Research ArticleNeurology

Imaging synaptic density in the living human brain

Science Translational Medicine  20 Jul 2016:
Vol. 8, Issue 348, pp. 348ra96
DOI: 10.1126/scitranslmed.aaf6667

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Seeing synapses

When synapses “fire,” information is transmitted from one neuron to another. Although many neurological and psychiatric diseases are characterized by misfiring synapses, there is currently no way to visualize healthy or aberrant neuronal connections in the living brain—tissues would need to be sampled, which is an invasive and often unwanted procedure. Finnema and colleagues developed a noninvasive approach to “see” human synapses by using an imaging agent that targets the synaptic vesicle glycoprotein 2A (SV2A). PET imaging allowed the authors to visualize synaptic density in both healthy and epileptic human brains in living patients. In the brains with epilepsy, synaptic density was asymmetric—consistent with damage to certain brain regions. This method opens doors to routine monitoring of the brain in patients with various neurological diseases, where synaptic loss or dynamic changes in density could provide clues to prognosis.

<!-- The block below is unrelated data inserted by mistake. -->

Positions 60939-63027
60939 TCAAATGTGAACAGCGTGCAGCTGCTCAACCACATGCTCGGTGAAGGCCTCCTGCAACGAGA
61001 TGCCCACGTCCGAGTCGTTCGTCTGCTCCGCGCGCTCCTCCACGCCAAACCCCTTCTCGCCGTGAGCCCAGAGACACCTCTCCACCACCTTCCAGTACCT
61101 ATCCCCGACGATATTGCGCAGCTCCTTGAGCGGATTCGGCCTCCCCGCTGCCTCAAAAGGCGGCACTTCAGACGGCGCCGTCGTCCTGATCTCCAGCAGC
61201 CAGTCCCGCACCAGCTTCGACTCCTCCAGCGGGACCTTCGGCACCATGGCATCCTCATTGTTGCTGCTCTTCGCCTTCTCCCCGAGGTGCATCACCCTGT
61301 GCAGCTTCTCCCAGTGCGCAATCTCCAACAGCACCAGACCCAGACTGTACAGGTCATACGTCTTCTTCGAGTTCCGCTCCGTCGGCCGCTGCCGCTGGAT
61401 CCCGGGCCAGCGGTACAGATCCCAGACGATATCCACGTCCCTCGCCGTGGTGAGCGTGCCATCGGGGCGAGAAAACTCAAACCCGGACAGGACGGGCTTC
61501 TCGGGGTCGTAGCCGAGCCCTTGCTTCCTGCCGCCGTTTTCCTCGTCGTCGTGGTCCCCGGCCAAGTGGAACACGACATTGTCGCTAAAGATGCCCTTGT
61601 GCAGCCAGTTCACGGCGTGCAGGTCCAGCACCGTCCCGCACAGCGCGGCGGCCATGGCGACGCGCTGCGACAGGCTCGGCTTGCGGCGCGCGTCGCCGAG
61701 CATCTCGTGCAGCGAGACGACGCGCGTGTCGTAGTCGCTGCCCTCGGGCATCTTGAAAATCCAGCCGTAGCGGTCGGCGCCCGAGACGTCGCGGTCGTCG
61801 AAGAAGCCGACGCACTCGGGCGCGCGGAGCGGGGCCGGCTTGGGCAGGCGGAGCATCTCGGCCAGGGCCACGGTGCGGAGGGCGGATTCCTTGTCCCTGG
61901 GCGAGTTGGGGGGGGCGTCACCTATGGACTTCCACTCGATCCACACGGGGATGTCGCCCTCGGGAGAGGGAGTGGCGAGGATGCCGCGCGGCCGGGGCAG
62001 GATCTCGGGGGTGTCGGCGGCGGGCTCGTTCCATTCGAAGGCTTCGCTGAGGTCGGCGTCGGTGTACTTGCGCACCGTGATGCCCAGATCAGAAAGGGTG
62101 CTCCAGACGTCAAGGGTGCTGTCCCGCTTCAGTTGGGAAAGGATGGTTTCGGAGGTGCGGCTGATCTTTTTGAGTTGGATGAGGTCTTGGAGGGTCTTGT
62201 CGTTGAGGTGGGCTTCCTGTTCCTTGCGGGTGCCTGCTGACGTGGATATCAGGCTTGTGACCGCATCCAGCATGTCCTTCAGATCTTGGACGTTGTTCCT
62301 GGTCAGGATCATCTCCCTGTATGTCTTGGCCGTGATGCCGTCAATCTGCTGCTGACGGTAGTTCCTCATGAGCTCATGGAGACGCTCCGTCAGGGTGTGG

Abstract

Chemical synapses are the predominant neuron-to-neuron contact in the central nervous system. Presynaptic boutons of neurons contain hundreds of vesicles filled with neurotransmitters, the diffusible signaling chemicals. Changes in the number of synapses are associated with numerous brain disorders, including Alzheimer’s disease and epilepsy. However, all current approaches for measuring synaptic density in humans require brain tissue from autopsy or surgical resection. We report the use of the synaptic vesicle glycoprotein 2A (SV2A) radioligand [11C]UCB-J combined with positron emission tomography (PET) to quantify synaptic density in the living human brain. Validation studies in a baboon confirmed that SV2A is an alternative synaptic density marker to synaptophysin. First-in-human PET studies demonstrated that [11C]UCB-J had excellent imaging properties. Finally, we confirmed that PET imaging of SV2A was sensitive to synaptic loss in patients with temporal lobe epilepsy. Thus, [11C]UCB-J PET imaging is a promising approach for in vivo quantification of synaptic density with several potential applications in diagnosis and therapeutic monitoring of neurological and psychiatric disorders.

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